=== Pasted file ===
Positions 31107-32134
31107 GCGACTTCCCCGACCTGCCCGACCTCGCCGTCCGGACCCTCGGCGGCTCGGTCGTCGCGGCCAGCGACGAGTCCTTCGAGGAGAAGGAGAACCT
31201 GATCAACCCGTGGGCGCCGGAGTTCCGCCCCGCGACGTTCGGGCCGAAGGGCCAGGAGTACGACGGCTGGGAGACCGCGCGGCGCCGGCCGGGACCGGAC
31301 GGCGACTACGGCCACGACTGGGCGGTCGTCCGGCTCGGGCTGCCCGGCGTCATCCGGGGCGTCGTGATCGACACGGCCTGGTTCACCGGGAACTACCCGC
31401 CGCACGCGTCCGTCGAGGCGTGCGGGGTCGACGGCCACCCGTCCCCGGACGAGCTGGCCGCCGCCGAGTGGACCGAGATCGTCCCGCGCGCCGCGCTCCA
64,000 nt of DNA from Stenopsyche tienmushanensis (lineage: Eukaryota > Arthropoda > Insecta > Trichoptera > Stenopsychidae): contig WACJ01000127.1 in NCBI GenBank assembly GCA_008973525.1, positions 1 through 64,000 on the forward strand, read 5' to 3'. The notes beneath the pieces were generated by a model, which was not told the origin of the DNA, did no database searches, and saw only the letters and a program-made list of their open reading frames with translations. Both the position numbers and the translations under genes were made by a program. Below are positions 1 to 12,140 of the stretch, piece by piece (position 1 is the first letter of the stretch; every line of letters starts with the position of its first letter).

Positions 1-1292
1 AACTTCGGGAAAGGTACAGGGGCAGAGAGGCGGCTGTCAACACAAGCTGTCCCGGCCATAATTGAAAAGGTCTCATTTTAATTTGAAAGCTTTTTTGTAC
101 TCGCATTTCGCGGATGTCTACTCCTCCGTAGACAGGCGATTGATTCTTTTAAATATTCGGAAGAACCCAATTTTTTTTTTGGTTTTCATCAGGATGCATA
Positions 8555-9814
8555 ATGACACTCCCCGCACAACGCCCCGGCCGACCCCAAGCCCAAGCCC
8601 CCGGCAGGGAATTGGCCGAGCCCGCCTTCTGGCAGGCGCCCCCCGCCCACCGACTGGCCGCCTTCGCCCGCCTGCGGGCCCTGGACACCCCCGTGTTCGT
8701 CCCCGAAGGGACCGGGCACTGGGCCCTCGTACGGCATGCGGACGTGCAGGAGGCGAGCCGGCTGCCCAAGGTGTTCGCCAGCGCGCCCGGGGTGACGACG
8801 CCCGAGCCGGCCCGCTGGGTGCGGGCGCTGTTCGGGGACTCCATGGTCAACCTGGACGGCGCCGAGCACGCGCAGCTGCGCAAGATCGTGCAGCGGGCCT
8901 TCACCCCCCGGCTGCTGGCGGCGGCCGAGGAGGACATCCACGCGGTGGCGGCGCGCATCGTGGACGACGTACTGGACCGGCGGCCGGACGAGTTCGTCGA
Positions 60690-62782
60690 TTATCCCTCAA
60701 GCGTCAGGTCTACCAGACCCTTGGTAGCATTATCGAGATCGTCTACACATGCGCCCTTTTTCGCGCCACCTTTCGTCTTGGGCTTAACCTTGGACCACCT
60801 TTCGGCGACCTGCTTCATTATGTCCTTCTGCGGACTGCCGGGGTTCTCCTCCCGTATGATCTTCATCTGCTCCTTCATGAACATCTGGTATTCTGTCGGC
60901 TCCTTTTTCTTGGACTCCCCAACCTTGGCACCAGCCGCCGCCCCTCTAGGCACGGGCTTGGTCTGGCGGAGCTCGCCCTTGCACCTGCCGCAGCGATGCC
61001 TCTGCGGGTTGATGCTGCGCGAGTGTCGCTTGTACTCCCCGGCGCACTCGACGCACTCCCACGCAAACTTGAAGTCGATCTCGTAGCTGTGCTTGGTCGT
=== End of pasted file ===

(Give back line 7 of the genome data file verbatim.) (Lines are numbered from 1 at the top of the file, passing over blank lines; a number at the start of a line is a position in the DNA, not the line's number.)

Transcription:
Positions 1-1292